I have always been a creative person. When I was a child I loved to draw and cut paper, my kindergarten teacher was ever so impressed by my straight cutting lines!
My grandfather painted in oil and made sculptures out of wood he found in nature. He told me that there is no tree in the world that looks like another tree. That sentence has stuck with me over the years, and I can still see his drawings of trees in my head. That sprawling line in black carbon. The drawn line is very important to me, so is the craftsmanship. I really want to feel the person behind the drawing/illustration, and when it is all digital I can’t sense the person behind it any longer, and lose interest.
When I was growing up I knew I wanted to work creatively in some way, but I was not sure how.
I started out with ballet, but after being rejected by the Swedish ballet school I began to dream about becoming an architect, living in a self-drawn house with two big dogs.
Then, when I was about twelve I realized that I was quite good at drawing. We had a class in school where we drew onions with soft pastel crayons and that was the first time I understood that I had a true talent for drawing. I captured the onion’s expression and the wink on the surface.
My grandfather, who was such an important person to me, always said that there was no future in being an artist. He himself was from a working class background and quit school at the age of twelve, with no further possibility to study. Since I had the option to study whatever I chose, he thought I should become a doctor, or some other serious occupation where you made a lot of money and earned respect.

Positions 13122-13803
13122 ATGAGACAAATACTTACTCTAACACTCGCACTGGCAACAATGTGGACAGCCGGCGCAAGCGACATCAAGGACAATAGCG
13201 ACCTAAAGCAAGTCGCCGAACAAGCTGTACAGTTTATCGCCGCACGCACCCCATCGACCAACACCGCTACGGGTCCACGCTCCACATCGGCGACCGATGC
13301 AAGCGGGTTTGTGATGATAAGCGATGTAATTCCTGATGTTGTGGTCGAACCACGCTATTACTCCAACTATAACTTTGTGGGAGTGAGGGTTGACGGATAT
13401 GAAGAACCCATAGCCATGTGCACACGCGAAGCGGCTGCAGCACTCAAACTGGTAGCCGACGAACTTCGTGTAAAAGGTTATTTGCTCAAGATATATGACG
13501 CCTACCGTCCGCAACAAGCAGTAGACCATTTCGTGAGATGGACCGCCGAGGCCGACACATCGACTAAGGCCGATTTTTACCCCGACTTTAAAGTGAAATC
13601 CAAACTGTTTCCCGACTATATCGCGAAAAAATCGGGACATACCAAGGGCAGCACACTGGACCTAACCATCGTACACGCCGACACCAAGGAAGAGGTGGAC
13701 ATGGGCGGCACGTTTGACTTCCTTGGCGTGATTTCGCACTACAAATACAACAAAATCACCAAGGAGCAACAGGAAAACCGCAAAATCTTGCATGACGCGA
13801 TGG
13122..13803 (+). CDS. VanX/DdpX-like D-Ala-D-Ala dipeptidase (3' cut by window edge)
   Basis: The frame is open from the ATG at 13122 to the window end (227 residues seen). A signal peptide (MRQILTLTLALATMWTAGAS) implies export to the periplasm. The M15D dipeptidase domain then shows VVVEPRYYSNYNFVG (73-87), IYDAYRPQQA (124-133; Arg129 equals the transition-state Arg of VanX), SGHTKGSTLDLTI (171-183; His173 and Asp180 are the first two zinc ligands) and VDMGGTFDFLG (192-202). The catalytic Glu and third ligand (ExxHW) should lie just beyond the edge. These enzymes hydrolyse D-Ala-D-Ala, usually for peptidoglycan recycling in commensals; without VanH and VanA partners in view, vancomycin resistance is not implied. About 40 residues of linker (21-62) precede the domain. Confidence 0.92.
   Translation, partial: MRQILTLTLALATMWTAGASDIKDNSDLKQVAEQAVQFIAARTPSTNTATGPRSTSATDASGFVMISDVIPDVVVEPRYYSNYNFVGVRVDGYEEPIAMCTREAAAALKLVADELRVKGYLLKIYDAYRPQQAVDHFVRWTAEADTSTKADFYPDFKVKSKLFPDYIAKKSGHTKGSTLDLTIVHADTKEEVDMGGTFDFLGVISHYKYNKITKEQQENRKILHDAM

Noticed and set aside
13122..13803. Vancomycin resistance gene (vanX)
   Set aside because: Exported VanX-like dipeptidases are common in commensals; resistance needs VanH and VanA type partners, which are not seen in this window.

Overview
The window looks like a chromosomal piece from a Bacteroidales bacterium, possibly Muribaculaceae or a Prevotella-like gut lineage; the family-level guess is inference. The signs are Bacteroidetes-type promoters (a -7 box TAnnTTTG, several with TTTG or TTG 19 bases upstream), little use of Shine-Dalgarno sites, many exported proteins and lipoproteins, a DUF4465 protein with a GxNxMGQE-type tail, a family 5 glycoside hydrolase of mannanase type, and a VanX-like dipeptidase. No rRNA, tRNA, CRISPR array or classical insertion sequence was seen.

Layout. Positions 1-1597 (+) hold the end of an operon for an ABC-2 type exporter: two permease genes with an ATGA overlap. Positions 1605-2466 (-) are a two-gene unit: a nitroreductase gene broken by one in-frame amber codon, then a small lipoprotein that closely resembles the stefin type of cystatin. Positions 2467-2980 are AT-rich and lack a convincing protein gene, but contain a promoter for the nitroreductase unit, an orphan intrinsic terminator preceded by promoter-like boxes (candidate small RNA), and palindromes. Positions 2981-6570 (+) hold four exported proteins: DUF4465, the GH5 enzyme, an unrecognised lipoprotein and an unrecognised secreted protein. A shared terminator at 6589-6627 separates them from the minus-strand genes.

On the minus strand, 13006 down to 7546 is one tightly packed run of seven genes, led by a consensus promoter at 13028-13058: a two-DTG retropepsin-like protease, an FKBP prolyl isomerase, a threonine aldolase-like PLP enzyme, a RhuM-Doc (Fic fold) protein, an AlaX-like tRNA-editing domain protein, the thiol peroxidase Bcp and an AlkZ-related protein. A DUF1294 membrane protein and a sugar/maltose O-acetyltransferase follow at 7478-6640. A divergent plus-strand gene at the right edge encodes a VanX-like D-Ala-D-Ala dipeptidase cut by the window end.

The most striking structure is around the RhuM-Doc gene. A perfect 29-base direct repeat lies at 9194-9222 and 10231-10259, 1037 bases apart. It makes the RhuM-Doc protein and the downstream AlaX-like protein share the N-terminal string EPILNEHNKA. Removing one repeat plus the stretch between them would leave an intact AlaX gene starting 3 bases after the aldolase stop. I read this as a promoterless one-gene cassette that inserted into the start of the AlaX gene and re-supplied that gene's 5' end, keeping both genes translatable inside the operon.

So with that in mind I have tried to come up with more commercial ways of working creatively. Becoming an artist and being successful felt impossible and something that only rich people with great confident could aspire to.
When I turned nineteen and applied for art school I had a plan to become an interior designer.
I envisaged myself strolling around in fancy suits with a leather portfolio full of brilliant ideas. It was not so much the design work I was interested in but rather the lifestyle.
Being a successful business woman became a big goal, but it had to be in the creative industry. After a year of painting still life in oil and drawing croquis we had a class in illustration and from that point on that was all I wanted to do.
It was the perfect mix of artistic work, while remaining in the commercial world. To become an illustrator I had to apply to the most competitive college in Sweden, so I have attended a lot of art and design schools, seven years in total. It took me a while to develop my own way of drawing, and it did not evolve fully until my last term of Design College.
I graduated from Beckmans College of Design in 2007. Then I felt quite scared and alone in the world. I had my portfolio of pencil drawings and a well-respected qualification, but I had not done any illustration work, and settled for a part-time job at a grocery store to pay my way.
As that summer went by I felt more and more frustrated. I suppose I am a very emotional person with little patience. Then in the beginning of autumn something amazing happened. The best illustration agency in Sweden got in touch and said they wanted to represent me!
I could not believe my luck. From then on my career received a real push and I worked with all sorts of clients from all over the world. One of my first jobs was from a bank with offices all over the world. I got paid so much I really could not believe it!
Some people said that I had sold out, but I think they were just jealous. My first objective was to make a living as an illustrator, but after doing so for over a decade I’m more interested in the artistic expression of telling my own story, rather than clients’.
Magic and Poetry
In my drawings I want to create magic and poetry. I want you to sense the vibrations from the pen. I want to take you to other places, other dimensions. Where words are unnecessary.
My favourite subject is girls and nature. Perhaps I’m just drawing myself in different versions over and over again. I don’t want to do what is expected of me. If I do so I feel I have failed.